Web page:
Earl Peel: Does the noble Baroness accept the findings of the opinion poll which established quite clearly that farming for any purpose is acceptable--I think 81 per cent of the people polled agreed--provided that the animal welfare standards were up to scratch? That is the key issue.
Baroness Hayman: I have not seen that particular poll; I should like to see it. I accept the noble Earl's view that that may well be the view of some people or many people. In many opinion polls, the answer you get depends very much on how you phrase the question. I was not basing the Government's position simply on majority support, as I think the noble Earl accepts, but on the Government's interpretation of public morality at the present time. I am sure that we will have that debate on Section 28 on Monday.
It is important that I should say one thing very clearly. In the course of speeches--which I know were strongly felt--aspersions were cast on the motivation of my honourable friend Mr Elliot Morley in terms of the introduction of this Bill. Noble Lords who know my honourable friend should accept that he has a long-standing and deep and personal commitment on these issues. They may not share his views but I do not think that he should be accused in any way of hypocrisy on this issue.
Baroness Mallalieu: My Lords, I thank the noble Baroness for giving way. It may have been my remarks which gave rise to the comments that she has just made. I would not for a moment intend that anything I said should reflect a suggestion that Mr Elliot Morley is other than wholly sincere in the views which he holds.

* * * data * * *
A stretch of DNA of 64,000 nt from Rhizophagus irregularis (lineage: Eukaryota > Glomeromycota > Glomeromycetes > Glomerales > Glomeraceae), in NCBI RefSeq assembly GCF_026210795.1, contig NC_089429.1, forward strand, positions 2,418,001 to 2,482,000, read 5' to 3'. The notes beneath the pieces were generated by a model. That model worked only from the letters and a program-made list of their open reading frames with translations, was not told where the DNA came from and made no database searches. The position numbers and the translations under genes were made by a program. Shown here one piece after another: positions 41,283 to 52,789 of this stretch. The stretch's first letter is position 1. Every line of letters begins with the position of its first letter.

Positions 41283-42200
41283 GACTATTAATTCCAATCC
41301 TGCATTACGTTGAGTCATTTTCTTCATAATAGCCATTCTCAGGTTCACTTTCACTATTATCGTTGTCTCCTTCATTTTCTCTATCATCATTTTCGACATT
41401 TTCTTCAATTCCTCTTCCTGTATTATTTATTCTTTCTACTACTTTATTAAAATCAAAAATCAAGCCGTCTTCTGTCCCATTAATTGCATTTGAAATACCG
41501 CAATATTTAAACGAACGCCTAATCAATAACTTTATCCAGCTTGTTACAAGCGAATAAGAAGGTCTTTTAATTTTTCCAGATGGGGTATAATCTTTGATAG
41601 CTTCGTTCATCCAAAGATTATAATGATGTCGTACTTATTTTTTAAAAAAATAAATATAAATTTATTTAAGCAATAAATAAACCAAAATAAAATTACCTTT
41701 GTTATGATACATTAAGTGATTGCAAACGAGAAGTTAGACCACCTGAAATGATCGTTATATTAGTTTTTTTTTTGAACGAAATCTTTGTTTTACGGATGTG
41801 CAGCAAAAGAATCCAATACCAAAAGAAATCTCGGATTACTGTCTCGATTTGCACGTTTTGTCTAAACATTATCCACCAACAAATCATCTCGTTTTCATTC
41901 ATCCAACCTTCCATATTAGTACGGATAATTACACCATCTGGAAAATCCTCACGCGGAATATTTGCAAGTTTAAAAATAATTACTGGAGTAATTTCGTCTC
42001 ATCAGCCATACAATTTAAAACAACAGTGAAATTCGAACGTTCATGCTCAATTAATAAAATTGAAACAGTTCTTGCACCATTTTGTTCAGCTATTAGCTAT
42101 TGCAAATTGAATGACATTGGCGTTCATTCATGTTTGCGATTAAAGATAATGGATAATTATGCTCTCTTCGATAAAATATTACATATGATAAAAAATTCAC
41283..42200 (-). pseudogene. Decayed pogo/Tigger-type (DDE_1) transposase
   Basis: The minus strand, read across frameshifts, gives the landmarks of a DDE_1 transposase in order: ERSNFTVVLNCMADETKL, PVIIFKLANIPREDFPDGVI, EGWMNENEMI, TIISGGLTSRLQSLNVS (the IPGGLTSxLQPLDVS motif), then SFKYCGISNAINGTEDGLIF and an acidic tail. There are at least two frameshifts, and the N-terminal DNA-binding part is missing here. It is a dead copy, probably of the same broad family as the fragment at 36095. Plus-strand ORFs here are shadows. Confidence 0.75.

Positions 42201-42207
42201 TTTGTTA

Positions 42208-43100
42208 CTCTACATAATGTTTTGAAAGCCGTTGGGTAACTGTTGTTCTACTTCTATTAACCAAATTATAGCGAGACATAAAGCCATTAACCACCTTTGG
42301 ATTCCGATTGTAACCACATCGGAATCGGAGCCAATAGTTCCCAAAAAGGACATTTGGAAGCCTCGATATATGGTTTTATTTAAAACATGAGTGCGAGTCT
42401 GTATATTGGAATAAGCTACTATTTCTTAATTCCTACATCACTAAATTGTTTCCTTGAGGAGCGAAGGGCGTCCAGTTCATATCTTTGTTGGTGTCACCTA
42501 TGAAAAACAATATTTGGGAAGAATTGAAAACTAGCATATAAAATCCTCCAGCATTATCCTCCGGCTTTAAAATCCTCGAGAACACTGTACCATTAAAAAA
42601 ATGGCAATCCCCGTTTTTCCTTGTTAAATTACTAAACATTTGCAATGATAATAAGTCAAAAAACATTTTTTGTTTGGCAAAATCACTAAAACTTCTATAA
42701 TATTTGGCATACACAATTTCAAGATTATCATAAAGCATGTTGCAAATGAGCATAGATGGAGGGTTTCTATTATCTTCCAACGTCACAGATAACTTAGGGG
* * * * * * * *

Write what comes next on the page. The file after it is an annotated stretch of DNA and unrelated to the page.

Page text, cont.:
I dealt with some of the basic arguments in my opening remarks. I was asked why we consider that it is not right to kill farmed animals for their fur but acceptable to kill farmed animals for meat. That reflects the view that the breeding of animals for slaughter is not right or wrong per se in any circumstances. It depends on the purpose for which the animal is slaughtered. I hope noble Lords will agree that it is incumbent on us always to challenge the motive for killing anything. If the motive or purpose does not justify the slaughter, the slaughter cannot be justified by the fact that the animals were bred specifically to be slaughtered for that purpose. We believe that the primary purpose of keeping an animal for the production of food is justified in terms of sufficient public benefit and that that is so even where